Just like One Piece, this series takes a while to get into and get into a certain pace to truly appreciate it. I don’t think the initial episodes despite how insulting it was after going through Zeta should not refrain you from watching the whole series since it does redeem itself. I was only able to survive and enjoy the series because I gave it that chance. Afterall, this isn’t Gundam SEED Destiny, which is what I personally found as the worst Gundam series of all time and got progressively worse. Anyway, I say this is something more for the likes of dedicated Gundam fans, and not necessarily for casual anime fans. Just give this series a chance. read more
It gets a lot of bad press. "Worst Gundam Ever" is a common phrase when ZZ comes up in conversation. However. I'm going to go and stand out on a lonely, creaking limb and say I liked it. Say I liked it better than Zeta. Now let me tell you why...
The main difference between Zeta and ZZ is that a majority of the main characters are teenagers. Judau Ashta - the protaganist and pilot of Gundam Double Zeta - isn't interested in piloting or fighting at all in the beginning. When the badly damaged Argama lands at their colony, he and his friends are simply interested in the Gundam for its scrap value, as they have been left to fend for themselves while their parents have presumably gone off to (or died in) the war. His younger sister Leina worries about him sacrificing his education to earn money and doesn't like him hanging around with the somewhat inscrupulous Beecha and Mondo. Along with feisty girl Elle and unassuming Ino, Judau and his friends get caught up in the activities of the Argama during their attempts to rob it, and form the core of the series from beginning to end. While it's hard to warm to them all at first, you can't help but feel happy for Beecha as after doubts about the war and attempted defection, he finds his calling as a Captain rather than a Mobile Suit pilot, or get caught up in their personal battles when grief causes Mondo to have no thoughts except revenge.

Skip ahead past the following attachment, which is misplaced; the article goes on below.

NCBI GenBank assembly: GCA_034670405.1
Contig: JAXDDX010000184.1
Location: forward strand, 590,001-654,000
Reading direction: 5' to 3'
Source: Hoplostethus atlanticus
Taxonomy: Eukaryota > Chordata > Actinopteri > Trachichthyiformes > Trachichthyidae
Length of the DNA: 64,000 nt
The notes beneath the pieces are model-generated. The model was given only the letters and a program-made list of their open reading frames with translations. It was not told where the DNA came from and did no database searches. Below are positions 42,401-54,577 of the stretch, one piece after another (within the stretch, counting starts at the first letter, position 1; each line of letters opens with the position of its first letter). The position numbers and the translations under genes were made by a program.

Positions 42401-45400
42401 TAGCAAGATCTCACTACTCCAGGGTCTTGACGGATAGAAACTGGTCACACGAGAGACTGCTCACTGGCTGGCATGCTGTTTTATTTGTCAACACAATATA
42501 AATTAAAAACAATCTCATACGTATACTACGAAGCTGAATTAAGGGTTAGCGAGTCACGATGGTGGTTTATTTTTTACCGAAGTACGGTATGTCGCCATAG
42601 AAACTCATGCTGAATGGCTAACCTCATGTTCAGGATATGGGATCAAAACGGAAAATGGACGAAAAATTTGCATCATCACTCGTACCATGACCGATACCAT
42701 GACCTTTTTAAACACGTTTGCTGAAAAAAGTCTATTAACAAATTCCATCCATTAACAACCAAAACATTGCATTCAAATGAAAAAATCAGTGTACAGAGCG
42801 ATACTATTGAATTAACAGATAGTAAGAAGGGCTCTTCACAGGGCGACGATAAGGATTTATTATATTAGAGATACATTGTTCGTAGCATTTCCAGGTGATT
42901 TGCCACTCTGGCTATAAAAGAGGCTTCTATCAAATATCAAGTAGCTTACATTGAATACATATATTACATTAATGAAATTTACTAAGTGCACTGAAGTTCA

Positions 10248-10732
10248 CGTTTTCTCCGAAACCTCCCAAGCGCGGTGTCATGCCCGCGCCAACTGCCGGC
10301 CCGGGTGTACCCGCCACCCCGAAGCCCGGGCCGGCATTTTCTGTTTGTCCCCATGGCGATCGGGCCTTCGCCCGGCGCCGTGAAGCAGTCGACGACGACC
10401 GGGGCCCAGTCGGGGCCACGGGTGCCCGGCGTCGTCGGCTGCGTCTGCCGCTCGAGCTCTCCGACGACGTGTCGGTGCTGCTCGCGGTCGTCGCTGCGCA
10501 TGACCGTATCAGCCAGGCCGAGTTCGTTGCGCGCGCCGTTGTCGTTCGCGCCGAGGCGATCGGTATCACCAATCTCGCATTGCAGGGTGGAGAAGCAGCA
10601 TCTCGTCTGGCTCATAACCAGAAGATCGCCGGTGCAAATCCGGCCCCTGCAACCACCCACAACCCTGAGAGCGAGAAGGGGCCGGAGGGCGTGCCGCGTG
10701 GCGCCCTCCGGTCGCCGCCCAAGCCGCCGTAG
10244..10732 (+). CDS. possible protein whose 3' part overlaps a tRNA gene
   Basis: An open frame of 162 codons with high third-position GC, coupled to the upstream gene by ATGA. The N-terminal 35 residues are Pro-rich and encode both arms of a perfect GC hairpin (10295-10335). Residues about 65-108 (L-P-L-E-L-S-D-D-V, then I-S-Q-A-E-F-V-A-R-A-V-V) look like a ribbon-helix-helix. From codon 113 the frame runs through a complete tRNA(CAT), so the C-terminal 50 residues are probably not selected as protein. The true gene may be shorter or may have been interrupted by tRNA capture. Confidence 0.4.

The idea of the Cyber-Newtype is carried on from Zeta in the guise of Elpeo Puru. A young girl similar to Four Murasume and Rosamia Badam, Puru can go from child-like over dependance on Judau to ace pilot bent on destroying him. My main problem with the cyber-newtypes in Zeta was that firstly I felt that having Four, Rosamia and Sarah was overkill, and that they could have been combined into one memorable character. Secondly I never really felt very much for them (which also made it hard to empathise with why Kamille did) as they never got much screen time. Puru however spends a lot of time with the main characters during the middle of the series which gives her character a chance to develop much more than Four or Rosamia did.
Haman Karn is back again as the main antagonist of the series, along with the new characters Glemy Toto, Mashymyre Cello and Chara Soon. Mashymyre is the first foe Judau and friends face - initially almost a comic relief character, a chivalrous villain who refuses to play by anything other than the rules for the sake of his hopeless infatuation with Haman. Indeed, this is really the only thing which saves the untrained (and inept) Judau from death in the early episodes. Later we see a different side to Mashymyre when he is the architect of a colony drop on Dublin. Chara follows a similar (but more sympathetic) path - possesed of particularly overt sexuality she is always a source of humour, but there is also the feeling that something is not quite right in her mind - a personality split which makes it equally likely she will behave in a fun-loving or cruel manner. Glemy Toto, Judau's main nemesis, we see first as he too naively enters his first Mobile Suit battle, and watch as power gradually comes to corrupt him utterly. Sadly he never gets the kind of character development or sympathetic scenes that Jerrod Mesa got in Zeta, which makes him a weaker character as we never really learn what (if anything) drives him to make the decisions he does.